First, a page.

TRENDING

August 22 to be observed as Apostasy Day: International coalition of ex-Muslim groups

By Our Representative
In a unique move, an international coalition of ex-Muslim organisations has decided to observe August 22, 2020 as the Apostasy Day. To be observed for “the abandonment or renunciation of religion”, the coalition, calling upon people to join the call, said, the decision to observe the Apostasy Day has been taken because of apostasy is “punishable by death in Afghanistan, Iran, Malaysia, Maldives, Mauritania, Qatar, Saudi Arabia, Somalia, UAE, and Yemen.”

Buddhist shrines massively destroyed by Brahmanical rulers in "pre-Islamic" era: Historian DN Jha's survey

By Our Representative
Prominent historian DN Jha, an expert in India's ancient and medieval past, in his new book, "Against the Grain: Notes on Identity, Intolerance and History", in a sharp critique of "Hindutva ideologues", who look at the ancient period of Indian history as "a golden age marked by social harmony, devoid of any religious violence", has said, "Demolition and desecration of rival religious establishments, and the appropriation of their idols, was not uncommon in India before the advent of Islam".

RSS' 25,000 Shishu Mandirs 'follow' factory school model of Christian missionaries

By Bhabani Shankar Nayak*
The executive committee of the International Union of Anthropological and Ethnological Sciences (IUAES) recently decided to drop the KISS University in Odisha as the co-host of the World Anthropology Congress-2023. The decision is driven by the argument that KISS University is a factory school.

India must recognise: 4,085 km Himalayan borders are with Tibet, not China

By Tenzin Tsundue, Sandeep Pandey*
There has as been a cancerous wound around India’s Himalayan neck ever since India's humiliating defeat during the Chinese invasion of India in 1962. The recent Galwan Valley massacre has only added salt to the wound. It has come to this because, when China invaded the neighbouring country Tibet in 1950, India was in high romance with the newly-established communist regime under Mao Zedong after a bloody revolution.

Swami Vivekananda's views on caste and sexuality were 'painfully' regressive

By Bhaskar Sur*
Swami Vivekananda now belongs more to the modern Hindu mythology than reality. It makes a daunting job to discover the real human being who knew unemployment, humiliation of losing a teaching job for 'incompetence', longed in vain for the bliss of a happy conjugal life only to suffer the consequent frustration.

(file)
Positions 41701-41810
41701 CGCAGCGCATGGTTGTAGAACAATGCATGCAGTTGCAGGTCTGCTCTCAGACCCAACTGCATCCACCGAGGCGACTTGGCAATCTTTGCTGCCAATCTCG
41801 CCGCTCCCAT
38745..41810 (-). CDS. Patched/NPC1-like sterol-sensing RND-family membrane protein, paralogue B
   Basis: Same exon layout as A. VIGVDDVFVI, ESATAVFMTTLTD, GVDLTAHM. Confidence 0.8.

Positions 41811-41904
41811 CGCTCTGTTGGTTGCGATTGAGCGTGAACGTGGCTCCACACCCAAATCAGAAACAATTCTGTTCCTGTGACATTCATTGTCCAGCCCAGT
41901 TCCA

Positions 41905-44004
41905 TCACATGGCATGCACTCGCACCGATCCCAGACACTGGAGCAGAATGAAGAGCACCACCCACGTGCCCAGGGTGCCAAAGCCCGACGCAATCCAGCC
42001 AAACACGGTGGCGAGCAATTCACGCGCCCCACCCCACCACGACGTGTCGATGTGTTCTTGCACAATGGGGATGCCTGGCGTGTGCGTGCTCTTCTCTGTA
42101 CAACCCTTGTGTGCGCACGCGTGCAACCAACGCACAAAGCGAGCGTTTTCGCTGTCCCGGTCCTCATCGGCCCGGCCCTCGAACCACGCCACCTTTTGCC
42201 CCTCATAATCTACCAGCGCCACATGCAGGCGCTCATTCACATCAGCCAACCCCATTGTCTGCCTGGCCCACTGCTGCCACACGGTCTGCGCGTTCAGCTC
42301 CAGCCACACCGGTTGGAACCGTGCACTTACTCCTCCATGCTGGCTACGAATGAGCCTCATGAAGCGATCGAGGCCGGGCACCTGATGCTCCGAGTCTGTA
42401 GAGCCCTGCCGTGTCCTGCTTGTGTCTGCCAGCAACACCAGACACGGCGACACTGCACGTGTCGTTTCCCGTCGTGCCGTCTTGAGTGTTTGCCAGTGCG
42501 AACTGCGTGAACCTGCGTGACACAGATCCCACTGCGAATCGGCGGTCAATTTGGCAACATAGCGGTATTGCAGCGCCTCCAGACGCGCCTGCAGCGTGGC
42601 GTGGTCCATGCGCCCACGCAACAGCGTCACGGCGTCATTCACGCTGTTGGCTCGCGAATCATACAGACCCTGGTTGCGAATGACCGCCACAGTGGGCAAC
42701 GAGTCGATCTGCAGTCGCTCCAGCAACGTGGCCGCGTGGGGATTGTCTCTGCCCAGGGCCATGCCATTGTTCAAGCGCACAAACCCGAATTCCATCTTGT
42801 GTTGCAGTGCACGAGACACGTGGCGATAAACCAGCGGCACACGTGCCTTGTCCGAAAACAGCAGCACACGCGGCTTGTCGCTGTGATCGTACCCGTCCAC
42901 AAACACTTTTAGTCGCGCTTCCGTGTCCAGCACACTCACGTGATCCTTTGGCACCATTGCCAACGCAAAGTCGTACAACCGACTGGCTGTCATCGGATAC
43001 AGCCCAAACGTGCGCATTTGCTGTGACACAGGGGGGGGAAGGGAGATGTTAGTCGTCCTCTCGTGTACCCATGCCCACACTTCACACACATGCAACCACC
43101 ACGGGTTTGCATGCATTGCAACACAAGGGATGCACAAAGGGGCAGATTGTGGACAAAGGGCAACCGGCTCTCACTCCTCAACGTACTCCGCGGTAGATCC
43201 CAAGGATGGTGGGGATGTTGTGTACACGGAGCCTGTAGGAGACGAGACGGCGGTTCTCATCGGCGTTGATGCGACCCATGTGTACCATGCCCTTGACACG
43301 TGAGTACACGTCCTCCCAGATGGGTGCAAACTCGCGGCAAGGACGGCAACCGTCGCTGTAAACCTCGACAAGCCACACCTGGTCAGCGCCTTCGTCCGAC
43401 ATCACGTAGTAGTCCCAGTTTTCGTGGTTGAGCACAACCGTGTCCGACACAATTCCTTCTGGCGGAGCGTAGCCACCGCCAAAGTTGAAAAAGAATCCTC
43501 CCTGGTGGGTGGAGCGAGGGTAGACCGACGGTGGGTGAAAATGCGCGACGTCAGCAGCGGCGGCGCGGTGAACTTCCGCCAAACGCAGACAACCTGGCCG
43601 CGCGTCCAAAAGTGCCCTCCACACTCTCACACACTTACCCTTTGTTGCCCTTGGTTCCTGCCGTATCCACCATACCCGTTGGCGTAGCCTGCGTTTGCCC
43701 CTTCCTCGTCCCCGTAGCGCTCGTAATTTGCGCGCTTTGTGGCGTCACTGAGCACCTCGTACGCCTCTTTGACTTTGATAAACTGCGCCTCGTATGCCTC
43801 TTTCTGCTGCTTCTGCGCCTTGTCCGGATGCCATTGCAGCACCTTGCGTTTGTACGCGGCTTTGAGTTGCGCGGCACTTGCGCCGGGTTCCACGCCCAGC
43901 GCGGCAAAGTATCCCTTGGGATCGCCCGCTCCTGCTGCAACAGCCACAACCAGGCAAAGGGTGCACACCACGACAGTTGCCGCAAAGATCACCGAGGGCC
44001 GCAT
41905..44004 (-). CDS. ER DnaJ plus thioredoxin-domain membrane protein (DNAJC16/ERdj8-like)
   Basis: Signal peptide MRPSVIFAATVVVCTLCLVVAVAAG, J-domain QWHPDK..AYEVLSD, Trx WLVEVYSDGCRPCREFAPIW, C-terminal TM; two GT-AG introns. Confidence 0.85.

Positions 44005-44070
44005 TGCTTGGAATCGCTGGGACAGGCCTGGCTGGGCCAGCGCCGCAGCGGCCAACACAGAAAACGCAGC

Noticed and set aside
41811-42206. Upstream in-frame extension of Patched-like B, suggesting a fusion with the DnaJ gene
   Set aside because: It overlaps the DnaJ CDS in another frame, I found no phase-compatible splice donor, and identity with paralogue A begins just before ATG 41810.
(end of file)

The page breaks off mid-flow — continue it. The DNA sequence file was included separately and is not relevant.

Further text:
Time to give Covid burial, not suspend, World Bank's 'flawed' Doing Business ranking

By Maju Varghese*
On August 27, the World Bank came out with a statement suspending the Doing Business Report. The statement said that a number of irregularities have been reported regarding changes to the data in the Doing Business 2018 and Doing Business 2020 reports, published in October 2017 and 2019. The changes in the data were inconsistent with the Doing Business methodology.

Delhi riots: Cops summoning, grilling, intimidating young to give 'false' evidence

Counterview Desk
More than 440 concerned citizens have supported the statement issued by well-known bureaucrat-turned-human rights activist Harsh Mander ‘We will not be silenced’ which said that the communal riots in Delhi in February 2020 have not been caused by any conspiracy, as alleged by the Delhi Police, but by “hate speech and provocative statements made by a number of political leaders of the ruling party.”

WHO chief ignores India, cites Pak as one of 7 top examples in fight against Covid-19

By Our Representative
In a move that would cause consternation in India’s top policy makers in the Modi government, Dr Tedros Adhanom Ghebreyesus, World Health Organization (WHO) director-general, has singled out Pakistan among seven countries that have set “examples” in investing in a healthier and safer future in order to fight the Covid-19 pandemic.

Tata Mundra: NGOs worry as US court rules World Bank can't be sued for 'damages'

By Kate Fried, Mir Jalal*
On August 24 evening, a federal court ruled that the World Bank Group cannot be sued for any damage caused by its lending, despite last year’s Supreme Court ruling in the same case that these institutions can be sued for their “commercial activity” in the United States.